Is it time to expand maternity leave for adoption of children across age groups?


Natasha Sikdar*, an assistant professor at a Kolkata-based engineering college adopted a six-month-old girl child in 2020. She presumed that she would be entitled to maternity leave by her institute but was denied one citing the law.

“Since I had some reproductive issues and had reached the age of 36 years, I decided to go for adoption. The adoption process itself took more than a year and I really needed time off to spend with the baby. But my workplace refused leave since it is legally not mandatory,” she added.

The Maternity Benefits (Amendment) Act states that 26 weeks of paid maternity leave will be available to all working women for pregnancy and child-birth.

However, when it comes to adoption the law states provides only 12 weeks of maternity leave from the time the child is handed over to them. This too is applicable only if the child is below the age of three months. Women adopting children above three months are not legally entitled to any leave.

Internationally, the leave laws are similar for adoption and maternity. For instance, the US allows for upto 12 weeks leave for maternity and adoption at companies with 50 or more employees. This is available for men and women.

In India, the absence of proper leaves for adoption of children above a certain age is a cause of concern. Organisations do not permit such adoption leaves, justifying their actions by saying that there is no legal provision for it.

Human resource heads, especially at mid-size and small companies, told Moneycontrol that it isn’t feasible to offer long adoption paid leaves.

“Paid maternity leave of 26 weeks for upto two pregnancies for women employees is itself a costly proposition. If you add adoption leaves to it, this wouldn’t be sustainable,” said the head of human resources at a Mumbai-based insurance broking firm.

He added that this would in fact be counter-productive and could lead to companies consciously avoiding the recruitment of female staff of a certain age group.

For women, not having access to leaves post adoption can often be a nightmare.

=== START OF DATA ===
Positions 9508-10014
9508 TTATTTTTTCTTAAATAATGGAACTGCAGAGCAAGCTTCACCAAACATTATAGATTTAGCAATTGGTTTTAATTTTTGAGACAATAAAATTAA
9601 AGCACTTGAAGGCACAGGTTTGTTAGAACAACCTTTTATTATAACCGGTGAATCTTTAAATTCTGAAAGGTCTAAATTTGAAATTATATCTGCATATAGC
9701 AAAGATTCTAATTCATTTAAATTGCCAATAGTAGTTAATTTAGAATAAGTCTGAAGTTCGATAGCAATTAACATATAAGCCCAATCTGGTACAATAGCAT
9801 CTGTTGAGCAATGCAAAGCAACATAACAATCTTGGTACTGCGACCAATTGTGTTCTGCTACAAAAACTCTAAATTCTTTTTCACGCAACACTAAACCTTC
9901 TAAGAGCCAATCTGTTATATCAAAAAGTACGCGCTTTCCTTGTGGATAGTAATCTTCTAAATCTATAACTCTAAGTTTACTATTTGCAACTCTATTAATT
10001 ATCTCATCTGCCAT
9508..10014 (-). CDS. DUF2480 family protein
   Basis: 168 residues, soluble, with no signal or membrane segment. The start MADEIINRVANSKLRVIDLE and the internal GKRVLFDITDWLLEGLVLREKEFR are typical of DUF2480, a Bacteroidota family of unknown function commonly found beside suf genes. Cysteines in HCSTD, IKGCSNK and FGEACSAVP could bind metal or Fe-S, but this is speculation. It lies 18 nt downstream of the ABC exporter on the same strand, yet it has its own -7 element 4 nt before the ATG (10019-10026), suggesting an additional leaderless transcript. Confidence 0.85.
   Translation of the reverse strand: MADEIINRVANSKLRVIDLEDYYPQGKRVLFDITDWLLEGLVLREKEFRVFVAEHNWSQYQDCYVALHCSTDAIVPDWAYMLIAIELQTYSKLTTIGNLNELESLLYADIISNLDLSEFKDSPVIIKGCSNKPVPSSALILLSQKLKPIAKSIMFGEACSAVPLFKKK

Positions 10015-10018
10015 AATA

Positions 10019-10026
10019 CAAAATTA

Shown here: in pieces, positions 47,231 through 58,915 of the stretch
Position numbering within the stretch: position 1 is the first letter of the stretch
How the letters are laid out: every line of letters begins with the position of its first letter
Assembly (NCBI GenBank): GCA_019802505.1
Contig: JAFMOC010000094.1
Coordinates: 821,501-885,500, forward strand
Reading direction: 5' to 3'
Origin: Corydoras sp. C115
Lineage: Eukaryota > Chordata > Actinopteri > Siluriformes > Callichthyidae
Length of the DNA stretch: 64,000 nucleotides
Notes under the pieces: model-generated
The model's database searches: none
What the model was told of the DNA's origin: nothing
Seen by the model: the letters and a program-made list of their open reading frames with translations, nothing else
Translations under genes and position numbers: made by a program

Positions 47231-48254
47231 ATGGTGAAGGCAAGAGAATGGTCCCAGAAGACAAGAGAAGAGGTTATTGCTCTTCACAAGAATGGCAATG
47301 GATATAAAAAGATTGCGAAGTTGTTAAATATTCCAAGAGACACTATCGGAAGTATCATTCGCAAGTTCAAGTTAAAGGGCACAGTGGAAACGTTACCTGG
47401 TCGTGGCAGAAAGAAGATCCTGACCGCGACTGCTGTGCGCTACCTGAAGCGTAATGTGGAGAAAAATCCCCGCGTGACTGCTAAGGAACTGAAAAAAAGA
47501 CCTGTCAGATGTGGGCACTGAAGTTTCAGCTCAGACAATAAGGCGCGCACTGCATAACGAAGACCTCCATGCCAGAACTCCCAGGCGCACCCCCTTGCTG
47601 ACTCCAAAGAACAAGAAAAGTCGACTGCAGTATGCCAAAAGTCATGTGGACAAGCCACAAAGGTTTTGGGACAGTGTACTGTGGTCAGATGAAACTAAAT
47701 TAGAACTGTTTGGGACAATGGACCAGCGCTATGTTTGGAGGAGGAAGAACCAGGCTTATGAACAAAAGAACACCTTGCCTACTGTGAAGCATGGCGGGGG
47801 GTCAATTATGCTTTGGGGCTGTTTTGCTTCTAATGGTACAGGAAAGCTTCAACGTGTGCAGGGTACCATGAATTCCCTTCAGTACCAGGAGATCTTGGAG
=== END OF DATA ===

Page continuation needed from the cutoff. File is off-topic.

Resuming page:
Sanchita Mukherjee*, who is a senior investment professional at a Mumbai-based bank told Moneycontrol that when she adopted a 4-year-old boy in 2019, he took a lot of time to adjust to the surroundings.

“He had separation anxiety and would react aggressively whenever I stepped out to go to the office. It was very difficult for me and I needed atleast two to three months to be with him and care for him. That itself was denied to me citing law,” said Mukherjee.

She finally decided to take a sabbatical in 2019 and now offers investment consulting services as a freelance professional.

Psychologists state that especially in cases of adoption, it is critical that the parents spend time with the child on a full-time basis atleast for the initial  few months.

Trisha Kamath, who is a Delhi-based child psychologist told Moneycontrol that adopted children who are left in the care of creches or nannies in the initial one to six months of adoption could see issues related to anxiety or attention issues.

“When you bring a child home, it is a new environment for him/her. They would look upto the parents for complete attention and care in the first few months so it is also crucial that the partners are able to give the child the time,” she added.

But in the absence of defined leave in the law, corporates use this as a loophole to deny these facilities.

Danica Lobo*, a 30-year-old advertising professional in Mumbai had to switch three jobs in a two-year period in search of an organisation that would be accommodative towards an adoption.

“I would have to run around for documents, attend court hearings and meet multiple stakeholders for the initial adoption process in 2016. I finally adopted a one-year-old girl in 2018 but wasn’t even granted a week’s leave by my company. I quit that job and then quickly switched two companies in the hope of a ‘flexible leave policy’. But I was denied even two days of work-from-home a month post adoption citing work pressure,” he added.

For Lobo, Mukherjee, Sikdar and many other women who adopt a child after a lengthy legal process in India, the basic requirement is atleast a three-month leave that they can use to spend with the child.

When a 26 weeks leave facility is available for child-birth, why not start off with atleast 12 weeks of adoption leave irrespective of the age of the child?

*Names changed to protect identity